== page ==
Mass. physicians open debate on end-of-life options

The vote before the Massachusetts Medical Society was whether to approve a survey — just a survey — of members’ attitudes toward “medical aid in dying.”

But the discussion last month launched dozens of doctors into a broader emotional debate over end-of-life decisions for their patients. One doctor invoked the “death with dignity” message of South African Nobel Peace Prize laureate Desmond Tutu, while another cited the “do no harm” mantra of the Greek physician Hippocrates.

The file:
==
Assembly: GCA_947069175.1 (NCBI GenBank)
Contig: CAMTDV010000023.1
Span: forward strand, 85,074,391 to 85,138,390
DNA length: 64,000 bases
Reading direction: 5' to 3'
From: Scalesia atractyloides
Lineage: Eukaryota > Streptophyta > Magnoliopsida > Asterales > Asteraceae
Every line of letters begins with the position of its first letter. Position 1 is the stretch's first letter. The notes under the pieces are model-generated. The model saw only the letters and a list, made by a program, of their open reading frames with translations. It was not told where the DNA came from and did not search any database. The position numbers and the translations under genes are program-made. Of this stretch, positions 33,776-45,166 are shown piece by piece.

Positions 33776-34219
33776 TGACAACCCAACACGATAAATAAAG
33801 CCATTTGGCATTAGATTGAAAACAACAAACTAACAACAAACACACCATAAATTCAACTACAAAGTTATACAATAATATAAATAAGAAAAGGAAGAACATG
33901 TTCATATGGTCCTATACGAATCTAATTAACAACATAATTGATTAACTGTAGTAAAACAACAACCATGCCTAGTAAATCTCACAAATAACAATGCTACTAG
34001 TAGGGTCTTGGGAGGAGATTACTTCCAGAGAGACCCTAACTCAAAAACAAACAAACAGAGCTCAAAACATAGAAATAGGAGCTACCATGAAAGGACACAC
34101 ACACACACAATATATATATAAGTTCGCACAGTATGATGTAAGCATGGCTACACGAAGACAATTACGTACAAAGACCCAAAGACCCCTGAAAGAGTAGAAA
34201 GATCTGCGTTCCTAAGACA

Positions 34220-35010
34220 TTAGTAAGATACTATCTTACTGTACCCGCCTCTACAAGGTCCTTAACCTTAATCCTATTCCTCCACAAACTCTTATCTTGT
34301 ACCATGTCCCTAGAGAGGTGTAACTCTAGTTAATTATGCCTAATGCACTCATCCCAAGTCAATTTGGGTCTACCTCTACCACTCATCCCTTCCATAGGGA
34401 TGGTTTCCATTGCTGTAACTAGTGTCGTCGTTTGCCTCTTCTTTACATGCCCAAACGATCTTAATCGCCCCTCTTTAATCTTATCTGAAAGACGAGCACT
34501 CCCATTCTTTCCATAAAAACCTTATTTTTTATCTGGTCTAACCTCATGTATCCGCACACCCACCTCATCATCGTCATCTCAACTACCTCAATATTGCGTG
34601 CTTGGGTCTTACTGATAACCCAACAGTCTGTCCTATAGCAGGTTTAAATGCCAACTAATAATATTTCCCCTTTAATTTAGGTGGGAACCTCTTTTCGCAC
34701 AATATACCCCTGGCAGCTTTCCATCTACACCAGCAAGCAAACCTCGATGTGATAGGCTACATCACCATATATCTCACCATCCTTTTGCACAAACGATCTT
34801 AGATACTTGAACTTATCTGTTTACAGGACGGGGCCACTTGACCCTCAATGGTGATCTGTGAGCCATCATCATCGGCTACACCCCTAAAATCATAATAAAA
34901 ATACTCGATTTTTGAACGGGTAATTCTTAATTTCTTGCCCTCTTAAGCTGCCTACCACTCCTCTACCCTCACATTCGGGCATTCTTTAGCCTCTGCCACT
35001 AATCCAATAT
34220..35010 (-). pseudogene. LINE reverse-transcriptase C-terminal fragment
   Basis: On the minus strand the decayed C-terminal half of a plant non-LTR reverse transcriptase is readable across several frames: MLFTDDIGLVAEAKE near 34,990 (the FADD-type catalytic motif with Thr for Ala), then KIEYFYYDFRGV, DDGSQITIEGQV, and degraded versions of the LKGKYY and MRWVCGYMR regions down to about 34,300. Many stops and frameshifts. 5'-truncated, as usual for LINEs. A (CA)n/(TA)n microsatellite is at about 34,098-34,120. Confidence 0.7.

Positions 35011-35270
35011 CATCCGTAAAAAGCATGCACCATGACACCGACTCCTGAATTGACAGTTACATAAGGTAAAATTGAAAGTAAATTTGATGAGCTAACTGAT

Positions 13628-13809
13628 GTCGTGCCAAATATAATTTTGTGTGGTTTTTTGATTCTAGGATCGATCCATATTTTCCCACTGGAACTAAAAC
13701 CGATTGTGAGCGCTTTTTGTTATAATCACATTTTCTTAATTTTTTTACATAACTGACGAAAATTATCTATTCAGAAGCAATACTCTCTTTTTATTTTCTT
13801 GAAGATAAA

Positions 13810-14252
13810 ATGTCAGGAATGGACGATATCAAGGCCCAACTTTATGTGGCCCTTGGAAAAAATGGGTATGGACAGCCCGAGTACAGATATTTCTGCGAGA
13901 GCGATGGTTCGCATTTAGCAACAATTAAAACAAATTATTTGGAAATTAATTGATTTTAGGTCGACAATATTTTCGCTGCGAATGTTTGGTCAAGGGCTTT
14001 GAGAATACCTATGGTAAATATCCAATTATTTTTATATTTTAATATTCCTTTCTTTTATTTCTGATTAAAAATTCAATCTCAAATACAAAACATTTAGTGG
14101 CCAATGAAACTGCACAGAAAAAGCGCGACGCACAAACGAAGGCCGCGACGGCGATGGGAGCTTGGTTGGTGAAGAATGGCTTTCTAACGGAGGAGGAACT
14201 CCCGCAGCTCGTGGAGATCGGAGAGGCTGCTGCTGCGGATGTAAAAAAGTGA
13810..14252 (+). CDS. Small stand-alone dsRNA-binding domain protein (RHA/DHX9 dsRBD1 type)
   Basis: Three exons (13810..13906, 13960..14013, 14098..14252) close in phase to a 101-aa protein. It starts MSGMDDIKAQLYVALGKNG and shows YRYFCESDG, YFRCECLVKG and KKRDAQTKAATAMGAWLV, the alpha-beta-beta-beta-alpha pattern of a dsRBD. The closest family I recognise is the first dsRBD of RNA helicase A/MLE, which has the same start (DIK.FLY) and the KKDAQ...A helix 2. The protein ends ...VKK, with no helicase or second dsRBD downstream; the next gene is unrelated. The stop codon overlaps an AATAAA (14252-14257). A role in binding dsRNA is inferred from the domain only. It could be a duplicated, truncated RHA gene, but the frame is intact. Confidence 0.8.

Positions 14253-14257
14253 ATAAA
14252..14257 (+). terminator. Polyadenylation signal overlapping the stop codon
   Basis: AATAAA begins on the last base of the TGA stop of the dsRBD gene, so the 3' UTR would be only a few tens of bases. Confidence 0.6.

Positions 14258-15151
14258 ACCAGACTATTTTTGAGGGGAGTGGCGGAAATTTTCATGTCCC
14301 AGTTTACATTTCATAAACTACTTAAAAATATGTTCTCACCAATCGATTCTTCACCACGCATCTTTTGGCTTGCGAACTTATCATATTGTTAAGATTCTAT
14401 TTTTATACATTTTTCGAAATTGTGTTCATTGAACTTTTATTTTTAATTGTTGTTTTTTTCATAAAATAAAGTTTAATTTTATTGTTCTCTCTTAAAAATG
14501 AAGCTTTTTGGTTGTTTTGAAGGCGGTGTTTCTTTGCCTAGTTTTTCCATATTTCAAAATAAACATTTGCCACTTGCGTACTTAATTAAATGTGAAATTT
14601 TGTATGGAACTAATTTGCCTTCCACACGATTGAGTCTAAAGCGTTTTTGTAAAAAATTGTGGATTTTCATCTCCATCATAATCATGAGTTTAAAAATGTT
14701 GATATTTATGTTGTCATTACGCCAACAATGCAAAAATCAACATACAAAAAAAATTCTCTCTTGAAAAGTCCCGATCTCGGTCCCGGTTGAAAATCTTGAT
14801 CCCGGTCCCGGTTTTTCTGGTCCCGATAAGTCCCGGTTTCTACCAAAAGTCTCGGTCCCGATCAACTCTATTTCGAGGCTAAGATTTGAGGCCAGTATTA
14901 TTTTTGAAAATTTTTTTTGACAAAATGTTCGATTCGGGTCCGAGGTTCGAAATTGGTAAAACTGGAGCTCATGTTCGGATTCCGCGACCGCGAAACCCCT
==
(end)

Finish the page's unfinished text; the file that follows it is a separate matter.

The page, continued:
In the end, the policy-making body decisively endorsed the survey and approved $25,000 to fund it — a sign that the Massachusetts Medical Society may be reconsidering its historic rejection of what it has called “physician-assisted suicide.’’ It comes as this movement to give terminally ill patients an option to end their life at a time of their choosing is gaining traction, propelled in part by some physicians’ groups dropping their longstanding opposition.

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